baileyeverywhere replied to your post “ESV Reader’s Bible Review, with Notes on the Translation”

I’m REALLY glad you posted this because I was THIS CLOSE to getting you the set for Christmas.

That’s really sweet! A small part of me is sad that that’s not happening now, but a larger part of me recognizes that I don’t really want to read an ASV Bible with the archaic language that makes it compelling as art stripped out, you know? 

ESV Reader’s Bible Review, with Notes on the Translation

From In Progress, my blog about progressive Christian theology:

A couple weeks ago, a friend of mine alerted me to a Kickstarter she thought I would want to see, for a project called Bibliotheca.

The idea behind the project is that, because of the format in which it’s usually published, the Bible is actually really hard to just sit down and read at length the way you would, say, a novel or a book of poetry (just two of the many genres which it contains).

I watched this video and was overcome by profound booklust, but at the end of the day I wasn’t quite willing to part with $70 for this particular item—I wasn’t sure I’d like the translation, and backing on Kickstarter is not quite the same as buying something outright. But the same friend who pointed me to Bibliotheca told me about the Bible Design Blog, a lovely site where I learned about the ESV Reader’s Bible, a volume with a similar aim at a more affordable price. I tried to avoid buying the thing, but I eventually lost all resistance and shelled out $20 for a copy.

This was a problem, because my wife had already been pointing out, ever since we got married and moved in together, that we genuinely own too, too many Bibles as it is:

image Above: the reasons I should probably not be buying more Bibles

Fortunately for me, when my ESV Reader’s Bible arrived and I told Anna about it, rather than scold me, she merely lamented that she couldn’t really be mad, since it was, after all, a Bible. I was relieved.

Read More

The Choice is Yours

  • Them: “Grace for Life Bible Ministries, Center for Global Evangelism. How may I help you?”
  • Me: “I saw your billboard, the one about the choice being mine, and I had some questions.”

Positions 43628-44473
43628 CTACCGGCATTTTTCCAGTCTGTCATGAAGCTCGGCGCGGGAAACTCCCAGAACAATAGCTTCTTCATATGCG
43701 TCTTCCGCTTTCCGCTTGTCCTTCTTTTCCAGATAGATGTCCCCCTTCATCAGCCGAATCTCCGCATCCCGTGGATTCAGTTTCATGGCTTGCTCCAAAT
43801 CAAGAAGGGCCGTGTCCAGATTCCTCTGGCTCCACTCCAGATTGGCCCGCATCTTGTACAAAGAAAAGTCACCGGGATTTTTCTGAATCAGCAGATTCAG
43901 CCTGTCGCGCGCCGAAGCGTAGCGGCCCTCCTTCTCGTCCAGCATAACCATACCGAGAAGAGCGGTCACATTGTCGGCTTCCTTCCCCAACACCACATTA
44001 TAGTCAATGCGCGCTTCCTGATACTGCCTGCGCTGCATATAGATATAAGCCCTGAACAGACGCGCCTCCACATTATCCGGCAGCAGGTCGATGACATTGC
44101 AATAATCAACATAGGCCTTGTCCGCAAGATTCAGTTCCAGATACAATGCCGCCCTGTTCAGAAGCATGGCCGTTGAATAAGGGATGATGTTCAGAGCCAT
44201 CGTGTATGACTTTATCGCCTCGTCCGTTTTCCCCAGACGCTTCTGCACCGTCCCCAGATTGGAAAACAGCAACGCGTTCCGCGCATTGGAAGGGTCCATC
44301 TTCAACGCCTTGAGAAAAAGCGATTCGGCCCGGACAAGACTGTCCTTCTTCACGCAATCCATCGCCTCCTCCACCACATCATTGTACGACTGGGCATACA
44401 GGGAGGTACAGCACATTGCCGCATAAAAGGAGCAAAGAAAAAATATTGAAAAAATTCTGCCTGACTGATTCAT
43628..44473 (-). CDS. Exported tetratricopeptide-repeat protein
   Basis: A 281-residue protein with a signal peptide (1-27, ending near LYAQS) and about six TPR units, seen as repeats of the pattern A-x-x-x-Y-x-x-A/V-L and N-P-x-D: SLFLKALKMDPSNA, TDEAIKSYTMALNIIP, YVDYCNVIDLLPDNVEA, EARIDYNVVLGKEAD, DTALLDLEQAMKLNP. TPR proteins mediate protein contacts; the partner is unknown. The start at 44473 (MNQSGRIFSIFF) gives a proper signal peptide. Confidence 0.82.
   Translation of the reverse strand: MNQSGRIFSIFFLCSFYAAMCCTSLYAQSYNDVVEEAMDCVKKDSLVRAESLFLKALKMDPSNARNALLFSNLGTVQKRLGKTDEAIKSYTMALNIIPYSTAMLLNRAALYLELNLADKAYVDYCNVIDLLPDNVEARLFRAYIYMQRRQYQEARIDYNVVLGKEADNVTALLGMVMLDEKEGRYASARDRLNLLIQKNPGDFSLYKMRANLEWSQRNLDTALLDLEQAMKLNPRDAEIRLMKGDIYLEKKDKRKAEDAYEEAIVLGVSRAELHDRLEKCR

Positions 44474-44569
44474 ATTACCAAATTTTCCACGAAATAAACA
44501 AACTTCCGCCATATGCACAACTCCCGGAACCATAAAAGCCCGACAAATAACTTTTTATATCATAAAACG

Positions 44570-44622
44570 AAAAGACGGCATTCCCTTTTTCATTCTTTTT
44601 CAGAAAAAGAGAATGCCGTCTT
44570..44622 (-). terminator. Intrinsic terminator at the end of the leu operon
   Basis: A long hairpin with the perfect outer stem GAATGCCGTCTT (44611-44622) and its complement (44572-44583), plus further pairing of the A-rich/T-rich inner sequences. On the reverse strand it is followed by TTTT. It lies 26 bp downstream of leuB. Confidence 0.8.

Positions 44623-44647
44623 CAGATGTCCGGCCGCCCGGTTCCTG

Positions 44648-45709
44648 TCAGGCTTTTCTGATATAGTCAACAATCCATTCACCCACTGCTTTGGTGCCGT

• Them: “There is no more important question than your eternal destiny. God has led you to make this call.”
  • Me: “Yes, well, I was hoping you could tell me a little more about this heaven and hell, so that I know exactly what I’m choosing between.”
  • Them: “Of course. Heaven is the most wonderful and—”
  • Me: “You’ve been there?”
  • Them: “Well, no, but...”
  • Me: “So this is just hearsay, is that it?”
  • Them: “No. God has revealed to us—”
  • Me: “Can we just cut to the chase?”
  • Them: “What?”
  • Me: “I’m a masochist. You know what that means?”
  • Them: “Um...”
  • Me: “I get off on pain. Actually, what I like best is when an older woman beats me with a riding crop. So I’m wondering where I’m more likely to experience something like that.”
  • Them: “This is sick.”
  • Me: “Would I get to have that in heaven? Leather, manacles, bullwhips?”
  • Them: “Absolutely not!”
  • Me: “So, I guess my best bet is to go with hell, then?”
  • Them: “No! What you need is to invite Jesus into your life so that he may cure you of these perverse desires.”
  • Me: “So, my masochism is a bad thing?”
  • Them: “It is sick and evil! You must be cured of it!”
  • Me: “What if I’m not?”
  • Them: “Then you will roast forever in the unquenchable fires of hell!”
  • Me: “Mmm. Sounds nice.”
  • Them: “You don’t understand. It’s utter misery and suffering.”
  • Me: “But I already told you that I get off on—”
  • Them: “Not in hell, you won’t! Hell is a place of unmitigated suffering. It is existence stripped of anything that might redeem it. Even if you find pleasure in pain now, you won’t when you get to hell. It will be all and only pain, and you won’t even remotely enjoy any of it.”